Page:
August 17, 2003
Scotland on Sunday
MULTIPLE sclerosis sufferers are set to get painkillers made with cannabis on the NHS by the end of the year, Scotland on Sunday can reveal.
Tests on an oral spray called Sativex have been completed and are being reviewed by regulators. If, as expected, they rule the painkiller should be approved, the law will be changed to allow the cannabis-based drug - the first of its kind - to be prescribed by doctors.
The developers of the drug, GW Pharmaceuticals, claim trials have shown that the spray eases pain, gives MS sufferers control over their muscles and allows them to sleep. Its effects on other people who suffer severe, chronic pain are also being examined.
However, cannabis campaigner and MS sufferer Biz Ivol, last night claimed the drug was a ‘distraction’, and urged ministers to allow MS sufferers to use cannabis freely.
Hugh Henry, the Scottish deputy health minister, has told MSPs that ministers are waiting for a go-ahead from the Medicines and Health Care Products Regulatory Agency (MHRA), which is reviewing the evidence from trials of the new drug.
If the agency gives the drug the all-clear the law will have to be amended by Westminster to allow cannabis to be processed, and the products derived from the drug to be prescribed without fear of prosecution.
The UK government has pledged to change the law quickly if the drug is approved by the MHRA.
The trials, which involved 350 people for up to two years, showed that those who used the new drug, as opposed to a placebo, experienced ‘significantly’ less pain, along with better sleep and fewer muscle spasms. It proved so popular that some of those on the trials have asked to continue taking the new drug.
Scientists have been working on isolating the key pain-relieving ingredients in cannabis in order to allow them to develop painkilling drugs without the mind-altering effects of cannabis. They managed to isolate two chemicals for use in Sativex - tetrahydrocannabinol or ‘THC’ and cannabidiol, known as ‘CBD’.
In addition to asking the MHRA for permission to market the drug, the company has also begun trials to examine whether Sativex could aid the pain of sufferers of cancer and spinal cord injury.
A spokesman for the company said: "We are preparing to act very quickly if the drug is approved. We would plan to have it available by the end of the year. It will be part of a transformation in the lives of many people who suffer from MS."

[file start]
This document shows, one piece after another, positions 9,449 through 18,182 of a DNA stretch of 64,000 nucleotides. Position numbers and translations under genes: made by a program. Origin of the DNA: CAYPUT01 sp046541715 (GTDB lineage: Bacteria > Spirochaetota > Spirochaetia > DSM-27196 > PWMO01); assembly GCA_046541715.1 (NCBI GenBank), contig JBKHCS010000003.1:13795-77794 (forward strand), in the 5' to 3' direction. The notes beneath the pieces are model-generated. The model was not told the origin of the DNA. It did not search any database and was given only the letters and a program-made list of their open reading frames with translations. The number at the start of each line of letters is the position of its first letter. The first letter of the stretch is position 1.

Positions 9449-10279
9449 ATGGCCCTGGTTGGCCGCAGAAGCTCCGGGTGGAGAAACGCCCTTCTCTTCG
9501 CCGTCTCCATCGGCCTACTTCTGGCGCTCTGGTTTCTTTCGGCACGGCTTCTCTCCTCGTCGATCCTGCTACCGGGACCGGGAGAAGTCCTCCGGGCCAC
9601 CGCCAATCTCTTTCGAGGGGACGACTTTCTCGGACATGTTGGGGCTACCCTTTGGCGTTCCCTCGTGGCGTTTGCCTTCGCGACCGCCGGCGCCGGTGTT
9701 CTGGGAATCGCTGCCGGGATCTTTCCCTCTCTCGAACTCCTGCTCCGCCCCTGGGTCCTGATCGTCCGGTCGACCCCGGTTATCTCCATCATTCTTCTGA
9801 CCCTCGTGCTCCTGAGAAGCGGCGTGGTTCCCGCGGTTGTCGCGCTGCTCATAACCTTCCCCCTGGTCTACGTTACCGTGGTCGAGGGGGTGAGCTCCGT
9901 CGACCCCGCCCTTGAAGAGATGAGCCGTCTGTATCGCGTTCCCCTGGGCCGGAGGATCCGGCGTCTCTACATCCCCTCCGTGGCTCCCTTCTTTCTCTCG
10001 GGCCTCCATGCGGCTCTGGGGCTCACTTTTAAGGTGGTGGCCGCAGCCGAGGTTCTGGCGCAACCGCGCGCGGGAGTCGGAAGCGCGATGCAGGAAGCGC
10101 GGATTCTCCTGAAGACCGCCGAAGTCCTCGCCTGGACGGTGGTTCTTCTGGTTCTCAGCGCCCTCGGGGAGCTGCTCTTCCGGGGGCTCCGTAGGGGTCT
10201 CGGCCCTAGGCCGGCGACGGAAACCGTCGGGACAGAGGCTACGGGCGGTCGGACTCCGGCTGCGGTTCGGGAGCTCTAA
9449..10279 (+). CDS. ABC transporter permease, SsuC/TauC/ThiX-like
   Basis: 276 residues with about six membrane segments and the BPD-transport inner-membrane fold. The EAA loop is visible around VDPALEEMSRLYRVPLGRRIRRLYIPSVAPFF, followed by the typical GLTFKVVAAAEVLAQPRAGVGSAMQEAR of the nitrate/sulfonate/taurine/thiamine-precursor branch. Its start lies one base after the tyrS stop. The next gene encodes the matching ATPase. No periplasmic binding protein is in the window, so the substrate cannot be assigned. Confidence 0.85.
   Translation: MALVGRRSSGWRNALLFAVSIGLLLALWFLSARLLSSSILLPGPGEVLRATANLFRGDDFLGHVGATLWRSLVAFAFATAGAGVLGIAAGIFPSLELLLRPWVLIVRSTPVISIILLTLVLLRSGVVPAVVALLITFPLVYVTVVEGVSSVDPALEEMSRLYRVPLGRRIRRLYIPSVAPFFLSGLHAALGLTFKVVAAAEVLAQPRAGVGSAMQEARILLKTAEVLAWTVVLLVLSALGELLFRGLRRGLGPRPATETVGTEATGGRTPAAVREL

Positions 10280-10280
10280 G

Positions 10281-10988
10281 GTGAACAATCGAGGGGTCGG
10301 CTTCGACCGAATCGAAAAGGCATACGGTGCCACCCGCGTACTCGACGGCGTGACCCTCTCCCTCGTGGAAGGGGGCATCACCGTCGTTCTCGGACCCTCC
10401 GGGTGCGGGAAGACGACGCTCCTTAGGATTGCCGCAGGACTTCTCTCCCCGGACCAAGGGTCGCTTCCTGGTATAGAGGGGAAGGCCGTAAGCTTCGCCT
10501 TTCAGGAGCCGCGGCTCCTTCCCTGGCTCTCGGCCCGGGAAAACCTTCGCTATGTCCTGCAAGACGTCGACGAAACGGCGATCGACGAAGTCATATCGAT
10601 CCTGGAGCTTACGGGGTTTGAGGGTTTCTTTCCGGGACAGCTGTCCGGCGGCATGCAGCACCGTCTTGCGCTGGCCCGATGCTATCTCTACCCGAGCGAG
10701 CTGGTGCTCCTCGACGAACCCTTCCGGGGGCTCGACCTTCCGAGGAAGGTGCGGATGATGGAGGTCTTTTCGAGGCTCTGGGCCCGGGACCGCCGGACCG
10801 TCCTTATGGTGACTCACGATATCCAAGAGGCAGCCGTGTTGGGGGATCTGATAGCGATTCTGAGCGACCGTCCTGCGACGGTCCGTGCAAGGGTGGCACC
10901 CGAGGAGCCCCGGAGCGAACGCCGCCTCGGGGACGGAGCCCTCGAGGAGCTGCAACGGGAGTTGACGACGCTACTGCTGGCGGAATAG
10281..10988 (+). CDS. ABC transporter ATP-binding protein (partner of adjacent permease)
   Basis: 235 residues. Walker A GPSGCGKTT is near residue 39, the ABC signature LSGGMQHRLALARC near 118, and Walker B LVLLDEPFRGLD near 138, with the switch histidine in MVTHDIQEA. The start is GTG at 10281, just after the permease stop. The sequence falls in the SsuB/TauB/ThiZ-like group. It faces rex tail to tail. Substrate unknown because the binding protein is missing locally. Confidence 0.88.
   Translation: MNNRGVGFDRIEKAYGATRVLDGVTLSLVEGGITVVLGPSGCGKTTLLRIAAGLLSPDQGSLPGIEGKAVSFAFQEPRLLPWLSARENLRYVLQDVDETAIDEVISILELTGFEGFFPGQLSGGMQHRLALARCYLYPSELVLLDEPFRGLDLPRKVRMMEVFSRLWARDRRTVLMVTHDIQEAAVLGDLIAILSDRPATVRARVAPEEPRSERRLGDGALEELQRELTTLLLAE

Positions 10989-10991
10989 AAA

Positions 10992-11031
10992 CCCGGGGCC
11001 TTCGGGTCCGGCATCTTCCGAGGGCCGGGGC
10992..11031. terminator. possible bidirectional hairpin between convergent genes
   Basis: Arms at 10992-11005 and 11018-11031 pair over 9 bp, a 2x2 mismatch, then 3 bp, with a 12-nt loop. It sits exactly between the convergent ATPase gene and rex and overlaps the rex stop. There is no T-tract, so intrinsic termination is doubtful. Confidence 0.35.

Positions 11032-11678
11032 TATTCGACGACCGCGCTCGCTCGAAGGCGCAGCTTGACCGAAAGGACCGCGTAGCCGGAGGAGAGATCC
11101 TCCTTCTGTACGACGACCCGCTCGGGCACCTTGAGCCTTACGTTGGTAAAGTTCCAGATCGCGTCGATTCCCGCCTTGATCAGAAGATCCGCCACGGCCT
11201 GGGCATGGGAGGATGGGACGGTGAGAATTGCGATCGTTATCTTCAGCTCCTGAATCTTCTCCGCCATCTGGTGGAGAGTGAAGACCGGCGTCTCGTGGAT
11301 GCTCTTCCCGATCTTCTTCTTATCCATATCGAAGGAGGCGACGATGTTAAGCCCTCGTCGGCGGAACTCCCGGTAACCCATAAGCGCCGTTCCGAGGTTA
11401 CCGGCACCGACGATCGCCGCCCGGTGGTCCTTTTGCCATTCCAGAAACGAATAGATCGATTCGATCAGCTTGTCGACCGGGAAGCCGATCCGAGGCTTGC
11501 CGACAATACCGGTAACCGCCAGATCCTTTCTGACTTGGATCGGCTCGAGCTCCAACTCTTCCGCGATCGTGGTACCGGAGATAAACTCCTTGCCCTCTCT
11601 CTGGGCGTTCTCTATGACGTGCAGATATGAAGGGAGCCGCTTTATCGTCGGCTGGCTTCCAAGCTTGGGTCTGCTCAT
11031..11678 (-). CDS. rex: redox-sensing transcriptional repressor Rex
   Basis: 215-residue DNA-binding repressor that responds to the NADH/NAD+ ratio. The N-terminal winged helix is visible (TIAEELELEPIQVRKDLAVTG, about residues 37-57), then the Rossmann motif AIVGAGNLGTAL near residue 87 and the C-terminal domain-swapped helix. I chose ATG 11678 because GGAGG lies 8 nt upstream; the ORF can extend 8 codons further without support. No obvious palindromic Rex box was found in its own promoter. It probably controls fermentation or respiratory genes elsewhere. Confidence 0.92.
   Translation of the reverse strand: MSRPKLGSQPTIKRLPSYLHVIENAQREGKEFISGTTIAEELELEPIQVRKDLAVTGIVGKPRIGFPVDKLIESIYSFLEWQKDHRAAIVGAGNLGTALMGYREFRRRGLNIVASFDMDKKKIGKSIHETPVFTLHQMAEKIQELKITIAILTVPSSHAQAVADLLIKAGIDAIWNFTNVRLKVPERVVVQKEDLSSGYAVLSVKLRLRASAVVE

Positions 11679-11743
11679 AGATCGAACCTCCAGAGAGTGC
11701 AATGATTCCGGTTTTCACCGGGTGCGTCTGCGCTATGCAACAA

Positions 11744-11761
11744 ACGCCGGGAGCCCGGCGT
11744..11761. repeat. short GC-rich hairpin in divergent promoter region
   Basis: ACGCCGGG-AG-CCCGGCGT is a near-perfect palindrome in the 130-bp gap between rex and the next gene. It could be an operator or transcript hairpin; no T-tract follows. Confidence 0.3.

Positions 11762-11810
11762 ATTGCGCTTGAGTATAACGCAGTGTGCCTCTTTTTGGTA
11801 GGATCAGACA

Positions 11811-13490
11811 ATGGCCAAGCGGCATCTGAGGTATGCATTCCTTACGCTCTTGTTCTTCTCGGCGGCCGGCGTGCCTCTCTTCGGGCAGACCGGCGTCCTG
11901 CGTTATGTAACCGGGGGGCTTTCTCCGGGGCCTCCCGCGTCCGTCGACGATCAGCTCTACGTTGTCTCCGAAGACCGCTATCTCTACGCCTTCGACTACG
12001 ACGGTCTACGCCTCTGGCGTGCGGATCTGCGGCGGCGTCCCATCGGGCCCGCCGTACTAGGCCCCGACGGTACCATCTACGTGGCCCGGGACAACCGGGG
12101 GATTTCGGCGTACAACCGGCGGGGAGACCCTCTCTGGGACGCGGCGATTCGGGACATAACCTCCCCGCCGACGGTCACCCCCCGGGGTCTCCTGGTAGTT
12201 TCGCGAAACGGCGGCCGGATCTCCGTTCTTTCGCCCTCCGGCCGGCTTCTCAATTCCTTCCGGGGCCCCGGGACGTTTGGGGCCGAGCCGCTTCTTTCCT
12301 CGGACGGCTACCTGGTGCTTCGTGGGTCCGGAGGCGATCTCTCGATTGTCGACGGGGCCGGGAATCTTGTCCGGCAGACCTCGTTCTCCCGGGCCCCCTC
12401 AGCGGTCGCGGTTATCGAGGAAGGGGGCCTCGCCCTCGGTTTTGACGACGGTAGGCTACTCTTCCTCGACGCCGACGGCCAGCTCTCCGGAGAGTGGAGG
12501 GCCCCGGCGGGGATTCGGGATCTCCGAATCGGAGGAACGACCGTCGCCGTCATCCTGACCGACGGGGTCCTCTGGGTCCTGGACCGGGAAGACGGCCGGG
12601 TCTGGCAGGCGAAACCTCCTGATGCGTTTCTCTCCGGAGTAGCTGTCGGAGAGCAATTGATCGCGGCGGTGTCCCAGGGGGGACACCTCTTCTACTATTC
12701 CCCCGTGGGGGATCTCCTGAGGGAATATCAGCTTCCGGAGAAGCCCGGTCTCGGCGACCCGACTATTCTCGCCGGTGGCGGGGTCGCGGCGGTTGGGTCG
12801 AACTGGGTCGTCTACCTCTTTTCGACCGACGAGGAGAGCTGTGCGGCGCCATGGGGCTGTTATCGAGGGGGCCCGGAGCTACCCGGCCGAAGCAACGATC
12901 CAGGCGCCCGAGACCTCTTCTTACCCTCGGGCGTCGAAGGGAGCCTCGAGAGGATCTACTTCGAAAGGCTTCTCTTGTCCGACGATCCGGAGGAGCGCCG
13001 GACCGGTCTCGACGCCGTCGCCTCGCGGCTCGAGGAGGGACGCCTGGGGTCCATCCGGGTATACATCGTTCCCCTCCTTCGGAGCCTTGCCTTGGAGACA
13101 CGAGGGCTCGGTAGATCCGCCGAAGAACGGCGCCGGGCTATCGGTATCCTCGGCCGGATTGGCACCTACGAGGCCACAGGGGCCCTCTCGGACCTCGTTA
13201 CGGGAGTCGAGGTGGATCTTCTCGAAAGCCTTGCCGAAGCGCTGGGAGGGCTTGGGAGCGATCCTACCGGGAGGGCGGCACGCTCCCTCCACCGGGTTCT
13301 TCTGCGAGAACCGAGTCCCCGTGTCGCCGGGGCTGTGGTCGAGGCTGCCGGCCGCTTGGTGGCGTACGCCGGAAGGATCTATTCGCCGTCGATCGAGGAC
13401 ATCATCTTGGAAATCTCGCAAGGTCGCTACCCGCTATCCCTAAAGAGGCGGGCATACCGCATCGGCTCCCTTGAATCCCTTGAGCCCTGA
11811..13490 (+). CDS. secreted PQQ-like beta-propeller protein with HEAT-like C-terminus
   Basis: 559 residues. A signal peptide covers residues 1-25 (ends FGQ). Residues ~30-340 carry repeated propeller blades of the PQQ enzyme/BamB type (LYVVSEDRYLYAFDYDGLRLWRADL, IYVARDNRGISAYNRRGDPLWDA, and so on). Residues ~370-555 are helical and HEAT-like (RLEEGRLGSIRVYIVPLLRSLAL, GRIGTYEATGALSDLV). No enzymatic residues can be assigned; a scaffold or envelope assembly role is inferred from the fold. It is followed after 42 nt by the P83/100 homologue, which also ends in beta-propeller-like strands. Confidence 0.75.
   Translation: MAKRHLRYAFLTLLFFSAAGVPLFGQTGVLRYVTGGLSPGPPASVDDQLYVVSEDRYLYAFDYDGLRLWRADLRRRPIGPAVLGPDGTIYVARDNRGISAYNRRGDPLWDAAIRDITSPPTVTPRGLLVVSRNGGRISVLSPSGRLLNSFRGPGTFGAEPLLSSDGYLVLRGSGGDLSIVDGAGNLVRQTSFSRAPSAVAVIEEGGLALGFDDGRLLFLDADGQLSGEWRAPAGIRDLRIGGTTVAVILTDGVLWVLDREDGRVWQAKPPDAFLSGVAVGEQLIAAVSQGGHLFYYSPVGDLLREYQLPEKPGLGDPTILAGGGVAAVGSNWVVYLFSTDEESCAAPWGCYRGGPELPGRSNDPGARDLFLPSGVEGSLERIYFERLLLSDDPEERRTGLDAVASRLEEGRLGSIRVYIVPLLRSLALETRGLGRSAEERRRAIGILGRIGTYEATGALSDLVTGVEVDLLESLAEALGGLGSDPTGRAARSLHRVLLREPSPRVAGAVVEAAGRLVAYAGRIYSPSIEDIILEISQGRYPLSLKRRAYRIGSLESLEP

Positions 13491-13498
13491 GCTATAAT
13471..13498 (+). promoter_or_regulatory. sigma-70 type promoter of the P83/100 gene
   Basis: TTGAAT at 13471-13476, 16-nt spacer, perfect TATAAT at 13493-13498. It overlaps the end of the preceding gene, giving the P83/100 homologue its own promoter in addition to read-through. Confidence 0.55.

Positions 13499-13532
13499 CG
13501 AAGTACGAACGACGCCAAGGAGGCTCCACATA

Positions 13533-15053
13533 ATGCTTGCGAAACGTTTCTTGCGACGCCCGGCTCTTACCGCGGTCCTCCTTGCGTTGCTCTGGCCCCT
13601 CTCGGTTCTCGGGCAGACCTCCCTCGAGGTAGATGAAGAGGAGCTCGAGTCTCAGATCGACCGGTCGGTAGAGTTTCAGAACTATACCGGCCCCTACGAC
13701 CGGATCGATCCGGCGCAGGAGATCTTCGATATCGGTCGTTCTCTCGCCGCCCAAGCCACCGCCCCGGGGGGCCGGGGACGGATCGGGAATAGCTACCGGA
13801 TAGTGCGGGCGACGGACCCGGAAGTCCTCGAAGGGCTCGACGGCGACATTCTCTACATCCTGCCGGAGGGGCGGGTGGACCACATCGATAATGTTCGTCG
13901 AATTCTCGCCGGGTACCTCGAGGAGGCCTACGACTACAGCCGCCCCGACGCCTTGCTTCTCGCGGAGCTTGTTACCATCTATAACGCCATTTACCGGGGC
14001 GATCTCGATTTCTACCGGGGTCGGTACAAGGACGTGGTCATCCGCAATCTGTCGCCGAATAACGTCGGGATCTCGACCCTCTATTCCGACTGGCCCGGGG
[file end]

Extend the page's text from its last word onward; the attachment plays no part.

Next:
However, Ivol gave the plans only lukewarm support. She became an icon for the campaign to allow MS sufferers to be allowed to use cannabis when she was prosecuted for alleged drug supply.
Ivol was accused of supplying cannabis by baking chocolates laced with the drug and sending them to fellow MS suffers to help them cope with the pain of the disease. Last month the Crown decided to drop the case against her because she was too unwell to face trial. However, she attempted suicide as a protest against the fact that she had been prosecuted in the first place.
Speaking from her home in Orkney, she said: "While it is good to see that the authorities are finally admitting that cannabis is wonderful pain reliever, it seems very grudging, and to have been organised for the good of the drug companies."
A spokesman for the MS Society said: "If this treatment is found to be safe and effective then we would want to see it made widely available as quickly as possible. It will be a great help to many people. Unfortunately, it is not a cure and it is only part of the picture. Studies have shown that cannabis, just like other drugs, are only effective for some people."
Brian Adam, the SNP MSP for Aberdeen North, who raised the issue with ministers, said: "I welcome the fact that this product is making progress. I certainly hope it will be available by the end of the year.
"I believe that this will clarify the issues on whether cannabis should be legalised by removing the medical issue from the argument. Many of those who have argued for the legalisation of the drug have sought to hide behind the medical arguments."
Adam also highlighted worries that the drug might not be equally available to all sufferers. Another MS treatment, beta-interferon - which also eases the pain caused by the disease - was at the centre of a furious controversy in 2001 when it emerged that people in certain areas were refused the drug by their local health board on cost grounds. The cases led to a furore over ‘post code prescribing’.
MS is the most common disabling neurological condition affecting young adults, with around 85,000 sufferers in the UK. Scotland has the highest prevalence of MS in the world, with about 10,000 people affected.
It results from damage to myelin - a protective sheath surrounding nerve
fibres of the central nervous system - which then interferes with messages
between the brain and other body parts, causing debilitating pain.
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